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Daniel Leahy 2001
The camp was circular in shape and consisted of 4 x 17 acre camps (1 x Japanese, 2 x Italian and 1 x Japanese Officer camps) with a capacity of 1,000 prisoners per camp. The entire camp was manned by the 22nd Australian Garrison, commanded by Lt. Col Montague Brown.
Italian Compounds: A & C
In addition, 700 Indonesian merchant seamen and later 500 Indonesian civilians (including women and children) were also detained at the camp as Dutch political prisoners. Later, the single men were transferred to Queensland and the women and families released in April 1944.
Japanese Compounds B & D
During early 1943 there were only 120 Japanese prisoners including captured aviators: 1) Hajime Toyoshima "Tadao Minami" 2) Katsuro Nagatomo "Katsuro Sho" 3) Yoshimitsu Maeda "Hideo Oki" 4) Tsutomou Ito "Tetsuo Yamakawa" 5) Masami Koyamada "Torimi Sakamoto" 6) Enji Kakimoto. These aviators became the leaders of the camp, but as more Army prisoners were added to the camp, their leadership was tested.
By early 1944, there were 1,100 Japanese prisoners at the camp, larger than the capacity of the camp or guards. The aviators made alliances with the other Navy prisoners and the extremist Army prisoners. As time passed, they decided on a ban on all labor and planned a breakout. A riot was planned.
The Australians had indications that something was being planned. On June 3, 1944, Matsumoto Takeo of Korean descent informed the Australians that many Japanese were giving the impression of being contented and cooperative, while secretly planning a mass breakout with the purpose of engaging the Australians in battle and dying honorably for their country. This intelligence was taken seriously and reported to camp authorities in early June, and by June 9 two Vickers machine guns and reinforcements added to the camp's defenses and a plan was made to move prisoners out of the Hay Camp, NSW on August 7, but the riot would happen prior to this date.
Cowra Riot / Cowra Breakout
On August 5, 1944, Private Alfred Rolls fired two warning shots shortly before 2 am at a Japanese prisoner, who was running, in an apparent attempt to warn the Australia, but before he could take any other action, at 2am, Hajime Toyoshima signaled the start of the breakout with a bugle. Japanese prisoners from Compound B attempted to rush the perimeter fence near the Vickers machine gun, the northeast F guard tower and broadway gate.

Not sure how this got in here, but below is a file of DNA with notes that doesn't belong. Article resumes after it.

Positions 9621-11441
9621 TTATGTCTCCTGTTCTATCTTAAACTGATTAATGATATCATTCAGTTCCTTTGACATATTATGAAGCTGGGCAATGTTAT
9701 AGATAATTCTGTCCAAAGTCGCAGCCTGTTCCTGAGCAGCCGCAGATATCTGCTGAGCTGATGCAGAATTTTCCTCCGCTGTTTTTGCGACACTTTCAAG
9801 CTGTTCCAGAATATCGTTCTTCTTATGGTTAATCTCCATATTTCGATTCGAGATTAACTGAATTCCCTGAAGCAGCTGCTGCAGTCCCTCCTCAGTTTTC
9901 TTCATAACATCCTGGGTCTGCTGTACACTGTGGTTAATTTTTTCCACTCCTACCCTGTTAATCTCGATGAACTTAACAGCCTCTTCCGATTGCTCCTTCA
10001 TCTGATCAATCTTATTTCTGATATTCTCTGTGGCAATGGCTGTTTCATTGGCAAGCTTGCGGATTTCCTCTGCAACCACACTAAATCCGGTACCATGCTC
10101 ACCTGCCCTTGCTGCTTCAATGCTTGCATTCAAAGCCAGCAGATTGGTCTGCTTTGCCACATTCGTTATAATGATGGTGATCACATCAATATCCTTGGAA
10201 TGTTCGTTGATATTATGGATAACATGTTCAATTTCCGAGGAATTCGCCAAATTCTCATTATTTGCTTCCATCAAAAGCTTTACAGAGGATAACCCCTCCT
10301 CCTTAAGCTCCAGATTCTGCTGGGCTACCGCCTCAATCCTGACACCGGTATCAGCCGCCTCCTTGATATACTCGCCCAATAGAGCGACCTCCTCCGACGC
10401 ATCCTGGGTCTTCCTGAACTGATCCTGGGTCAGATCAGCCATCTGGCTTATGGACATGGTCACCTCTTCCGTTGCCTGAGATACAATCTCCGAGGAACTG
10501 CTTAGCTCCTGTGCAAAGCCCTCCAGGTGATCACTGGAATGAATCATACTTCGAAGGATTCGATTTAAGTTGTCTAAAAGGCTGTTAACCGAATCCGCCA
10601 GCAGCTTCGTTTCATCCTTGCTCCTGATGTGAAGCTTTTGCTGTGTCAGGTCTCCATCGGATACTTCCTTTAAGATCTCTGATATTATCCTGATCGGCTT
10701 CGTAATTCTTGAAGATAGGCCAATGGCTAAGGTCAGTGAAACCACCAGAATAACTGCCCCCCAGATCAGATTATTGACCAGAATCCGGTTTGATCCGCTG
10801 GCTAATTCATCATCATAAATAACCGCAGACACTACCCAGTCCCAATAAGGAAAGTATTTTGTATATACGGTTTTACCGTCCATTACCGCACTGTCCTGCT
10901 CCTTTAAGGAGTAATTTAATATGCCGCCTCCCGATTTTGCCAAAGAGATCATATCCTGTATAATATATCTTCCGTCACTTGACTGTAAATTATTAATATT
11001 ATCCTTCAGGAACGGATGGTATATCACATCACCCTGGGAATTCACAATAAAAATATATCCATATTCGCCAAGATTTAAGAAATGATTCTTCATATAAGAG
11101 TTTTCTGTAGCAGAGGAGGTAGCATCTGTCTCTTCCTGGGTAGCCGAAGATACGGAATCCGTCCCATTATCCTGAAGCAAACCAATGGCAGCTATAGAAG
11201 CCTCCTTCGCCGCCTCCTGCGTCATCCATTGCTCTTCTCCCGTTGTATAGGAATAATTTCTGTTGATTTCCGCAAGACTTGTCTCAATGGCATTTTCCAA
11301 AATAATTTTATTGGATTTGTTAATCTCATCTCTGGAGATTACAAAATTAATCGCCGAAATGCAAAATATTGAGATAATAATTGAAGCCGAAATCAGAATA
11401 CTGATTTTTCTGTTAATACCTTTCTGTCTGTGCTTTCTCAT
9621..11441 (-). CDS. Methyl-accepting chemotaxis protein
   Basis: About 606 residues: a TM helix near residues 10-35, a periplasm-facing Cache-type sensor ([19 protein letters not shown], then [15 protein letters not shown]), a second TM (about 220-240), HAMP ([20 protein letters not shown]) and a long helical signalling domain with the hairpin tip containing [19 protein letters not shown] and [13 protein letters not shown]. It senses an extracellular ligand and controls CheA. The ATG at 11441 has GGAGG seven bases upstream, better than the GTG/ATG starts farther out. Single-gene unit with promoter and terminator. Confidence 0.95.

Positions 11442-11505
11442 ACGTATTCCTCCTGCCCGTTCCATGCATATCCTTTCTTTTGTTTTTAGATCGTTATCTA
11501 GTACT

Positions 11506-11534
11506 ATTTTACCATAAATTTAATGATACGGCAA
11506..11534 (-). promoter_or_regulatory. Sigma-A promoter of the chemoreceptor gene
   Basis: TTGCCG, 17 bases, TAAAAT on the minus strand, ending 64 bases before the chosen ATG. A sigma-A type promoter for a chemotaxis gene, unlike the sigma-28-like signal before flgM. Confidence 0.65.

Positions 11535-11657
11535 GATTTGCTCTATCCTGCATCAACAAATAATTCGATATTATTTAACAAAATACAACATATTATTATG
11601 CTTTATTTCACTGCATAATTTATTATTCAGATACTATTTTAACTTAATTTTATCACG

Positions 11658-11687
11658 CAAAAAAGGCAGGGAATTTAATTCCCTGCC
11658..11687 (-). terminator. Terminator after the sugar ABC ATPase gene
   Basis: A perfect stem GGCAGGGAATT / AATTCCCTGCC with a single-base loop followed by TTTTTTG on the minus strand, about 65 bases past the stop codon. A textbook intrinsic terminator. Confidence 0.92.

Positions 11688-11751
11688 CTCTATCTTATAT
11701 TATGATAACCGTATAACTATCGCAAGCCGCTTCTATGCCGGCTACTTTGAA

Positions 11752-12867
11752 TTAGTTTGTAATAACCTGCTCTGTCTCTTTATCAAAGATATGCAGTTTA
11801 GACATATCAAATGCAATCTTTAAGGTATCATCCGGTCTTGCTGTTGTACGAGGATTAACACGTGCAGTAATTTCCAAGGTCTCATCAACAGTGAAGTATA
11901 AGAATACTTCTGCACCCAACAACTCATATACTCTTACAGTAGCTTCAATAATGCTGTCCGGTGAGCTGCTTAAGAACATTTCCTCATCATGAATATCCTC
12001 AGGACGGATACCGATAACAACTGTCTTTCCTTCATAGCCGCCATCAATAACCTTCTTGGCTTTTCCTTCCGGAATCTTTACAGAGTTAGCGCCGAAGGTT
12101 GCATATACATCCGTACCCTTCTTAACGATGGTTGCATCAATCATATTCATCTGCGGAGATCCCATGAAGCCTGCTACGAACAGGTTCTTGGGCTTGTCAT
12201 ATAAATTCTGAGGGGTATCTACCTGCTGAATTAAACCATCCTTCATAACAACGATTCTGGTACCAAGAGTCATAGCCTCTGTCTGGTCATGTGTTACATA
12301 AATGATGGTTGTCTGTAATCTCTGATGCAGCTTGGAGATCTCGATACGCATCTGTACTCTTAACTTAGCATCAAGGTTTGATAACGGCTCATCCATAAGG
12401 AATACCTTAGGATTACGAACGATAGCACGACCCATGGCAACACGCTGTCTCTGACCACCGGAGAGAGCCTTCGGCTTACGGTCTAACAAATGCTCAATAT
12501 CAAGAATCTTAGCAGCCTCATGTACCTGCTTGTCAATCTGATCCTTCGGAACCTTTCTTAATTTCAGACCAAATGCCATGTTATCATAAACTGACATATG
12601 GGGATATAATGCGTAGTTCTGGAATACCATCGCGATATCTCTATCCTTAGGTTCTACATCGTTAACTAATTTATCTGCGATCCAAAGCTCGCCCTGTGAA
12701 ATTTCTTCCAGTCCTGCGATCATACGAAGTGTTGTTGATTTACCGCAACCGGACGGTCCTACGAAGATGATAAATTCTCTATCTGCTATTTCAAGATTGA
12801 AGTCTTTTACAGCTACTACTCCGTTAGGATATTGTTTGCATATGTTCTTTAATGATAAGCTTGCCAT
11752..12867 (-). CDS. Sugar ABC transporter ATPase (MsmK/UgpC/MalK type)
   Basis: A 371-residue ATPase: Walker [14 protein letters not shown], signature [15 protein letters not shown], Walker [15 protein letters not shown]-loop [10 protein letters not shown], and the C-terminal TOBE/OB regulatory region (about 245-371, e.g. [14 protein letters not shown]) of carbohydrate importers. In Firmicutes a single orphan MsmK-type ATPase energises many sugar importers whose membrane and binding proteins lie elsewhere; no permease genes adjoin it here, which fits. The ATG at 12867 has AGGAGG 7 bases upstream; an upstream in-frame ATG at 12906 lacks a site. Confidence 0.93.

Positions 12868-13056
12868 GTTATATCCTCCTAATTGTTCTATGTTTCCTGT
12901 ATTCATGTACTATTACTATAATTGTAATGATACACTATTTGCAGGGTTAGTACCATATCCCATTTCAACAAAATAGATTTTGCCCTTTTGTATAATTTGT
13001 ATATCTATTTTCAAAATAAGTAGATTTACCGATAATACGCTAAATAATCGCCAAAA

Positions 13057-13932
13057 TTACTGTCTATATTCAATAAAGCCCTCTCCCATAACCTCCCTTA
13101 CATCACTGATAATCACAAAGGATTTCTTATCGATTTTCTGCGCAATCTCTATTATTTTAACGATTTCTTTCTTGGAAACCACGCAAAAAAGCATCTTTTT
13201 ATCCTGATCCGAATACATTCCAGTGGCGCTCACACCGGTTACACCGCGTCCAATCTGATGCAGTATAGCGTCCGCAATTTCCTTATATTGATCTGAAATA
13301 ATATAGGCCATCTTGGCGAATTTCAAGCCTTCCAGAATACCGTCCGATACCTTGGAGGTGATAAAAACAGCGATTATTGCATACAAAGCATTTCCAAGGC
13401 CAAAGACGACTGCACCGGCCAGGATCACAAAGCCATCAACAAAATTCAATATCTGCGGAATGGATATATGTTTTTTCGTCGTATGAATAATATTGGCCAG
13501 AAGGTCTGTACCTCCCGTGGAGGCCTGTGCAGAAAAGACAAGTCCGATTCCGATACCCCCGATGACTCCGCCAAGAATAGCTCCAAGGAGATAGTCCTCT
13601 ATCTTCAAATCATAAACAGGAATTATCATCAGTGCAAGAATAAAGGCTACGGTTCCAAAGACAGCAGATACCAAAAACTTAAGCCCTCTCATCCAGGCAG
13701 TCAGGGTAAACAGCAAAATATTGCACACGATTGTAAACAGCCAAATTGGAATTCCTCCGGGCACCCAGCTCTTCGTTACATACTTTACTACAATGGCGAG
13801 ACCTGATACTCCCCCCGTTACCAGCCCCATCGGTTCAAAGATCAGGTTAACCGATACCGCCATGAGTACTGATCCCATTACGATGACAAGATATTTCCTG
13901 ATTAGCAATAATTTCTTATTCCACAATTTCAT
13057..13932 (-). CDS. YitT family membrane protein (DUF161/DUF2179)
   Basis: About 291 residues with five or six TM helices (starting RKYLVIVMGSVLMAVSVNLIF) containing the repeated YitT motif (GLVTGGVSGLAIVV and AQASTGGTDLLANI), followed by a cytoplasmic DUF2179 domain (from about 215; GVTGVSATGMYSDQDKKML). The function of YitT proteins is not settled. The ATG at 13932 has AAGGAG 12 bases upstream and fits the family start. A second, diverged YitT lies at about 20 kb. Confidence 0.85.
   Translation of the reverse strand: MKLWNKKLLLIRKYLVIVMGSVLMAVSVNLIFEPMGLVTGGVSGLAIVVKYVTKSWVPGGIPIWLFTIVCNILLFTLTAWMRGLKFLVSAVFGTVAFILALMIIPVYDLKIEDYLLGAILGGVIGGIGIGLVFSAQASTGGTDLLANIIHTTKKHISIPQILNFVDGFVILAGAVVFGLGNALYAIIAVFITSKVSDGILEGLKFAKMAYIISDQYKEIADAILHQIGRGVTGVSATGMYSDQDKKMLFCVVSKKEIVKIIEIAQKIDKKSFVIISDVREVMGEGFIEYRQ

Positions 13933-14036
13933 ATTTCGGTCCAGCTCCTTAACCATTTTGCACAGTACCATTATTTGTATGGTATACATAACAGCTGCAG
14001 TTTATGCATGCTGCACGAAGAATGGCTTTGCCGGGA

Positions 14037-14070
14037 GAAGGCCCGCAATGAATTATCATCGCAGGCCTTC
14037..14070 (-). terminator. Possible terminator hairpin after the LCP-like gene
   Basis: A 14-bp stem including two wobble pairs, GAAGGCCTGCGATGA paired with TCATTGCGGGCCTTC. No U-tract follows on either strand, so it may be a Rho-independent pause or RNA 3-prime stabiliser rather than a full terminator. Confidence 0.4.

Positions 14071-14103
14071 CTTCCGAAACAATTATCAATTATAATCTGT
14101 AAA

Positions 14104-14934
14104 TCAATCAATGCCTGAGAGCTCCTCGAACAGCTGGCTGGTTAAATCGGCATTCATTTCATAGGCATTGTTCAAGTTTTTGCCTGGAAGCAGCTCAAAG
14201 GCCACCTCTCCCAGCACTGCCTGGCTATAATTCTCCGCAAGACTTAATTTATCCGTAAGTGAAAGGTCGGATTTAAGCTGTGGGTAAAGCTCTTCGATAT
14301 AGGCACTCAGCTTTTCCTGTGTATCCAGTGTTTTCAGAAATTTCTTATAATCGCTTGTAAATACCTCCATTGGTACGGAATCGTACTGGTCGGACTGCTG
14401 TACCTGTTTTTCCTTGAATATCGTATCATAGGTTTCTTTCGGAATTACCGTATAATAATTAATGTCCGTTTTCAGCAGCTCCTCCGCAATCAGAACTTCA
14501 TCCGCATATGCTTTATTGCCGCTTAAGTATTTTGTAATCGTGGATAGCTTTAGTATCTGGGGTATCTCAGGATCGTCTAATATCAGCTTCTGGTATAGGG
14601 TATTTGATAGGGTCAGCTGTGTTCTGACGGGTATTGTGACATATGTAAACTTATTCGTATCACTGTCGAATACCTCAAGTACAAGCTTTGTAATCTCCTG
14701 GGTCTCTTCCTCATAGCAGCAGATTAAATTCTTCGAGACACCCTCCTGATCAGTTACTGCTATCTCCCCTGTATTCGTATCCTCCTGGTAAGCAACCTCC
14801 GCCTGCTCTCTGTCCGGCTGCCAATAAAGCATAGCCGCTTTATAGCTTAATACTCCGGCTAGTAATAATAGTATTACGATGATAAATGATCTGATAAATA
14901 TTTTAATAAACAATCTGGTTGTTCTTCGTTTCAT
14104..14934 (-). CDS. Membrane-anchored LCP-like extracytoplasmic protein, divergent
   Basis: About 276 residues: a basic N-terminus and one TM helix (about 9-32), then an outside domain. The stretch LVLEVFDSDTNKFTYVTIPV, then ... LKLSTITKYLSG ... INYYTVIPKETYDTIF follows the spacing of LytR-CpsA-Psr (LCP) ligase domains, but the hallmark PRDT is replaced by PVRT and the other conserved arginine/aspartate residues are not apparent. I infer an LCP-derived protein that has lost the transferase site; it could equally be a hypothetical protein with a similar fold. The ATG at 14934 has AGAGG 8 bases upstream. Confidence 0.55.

The broadway gate was rushed by the largest group of roughly 600 prisoners armed with tools, sticks and making suicidal charges and 100 were killed attempting to reach the gate. Not foreseeing the breakout, the Vickers machine guns were initially unmanned. Using blankets and even baseball gloves to climb over the fences.
Prisoners attacked No 2 Vickers machine gun position, manned by Pte Ben Hardy and Pte Ralph Jones fired for five minutes but were overrun and clubbed to death. Both earned the George Cross for "quelling Japanese uprising". Another guard, Private Charles Shepherd was stabbed to death. Harry Doncaster was killed attempting to round up prisoners, and was beaten to death. Four other Australians were wounded.
During the riot, prisoners managed to break into the officers D Compound. The guards had pinned down many prisoners and were reinforced by 3am by 150 additional troops from nearby training camps. By dawn, some sporadic firing continued. The dead included prisoners who had been wounded then killed themselves. Some of the prisoners did manage to escape, and were later killed or rounded up in the countryside.
Some prisoners did not participate in the riot. 118 officers did not participate in the riot, 31 others committed suicide. The Cowra Breakout was the largest prison break attempt in history. All but two buildings were burnt down and used to house the survivors. Weeks later, they were moved to Hay and Murchison camps, but did not make any other trouble.
In total, 231 Japanese POWs died in the attempted breakout and were buried at the camp, Three others died of wounds later. Twenty prisoners could not be identified due to their wounds. Photographs and fingerprints were taken of all the dead.
During the 1960s, some veterans of the camp formed the "Japan Cowra Society". In 1964, the Japanese War Cemetery opened, managed by the Australian War Graves Commission, and the Cowra RSL that helps maintain the graves.
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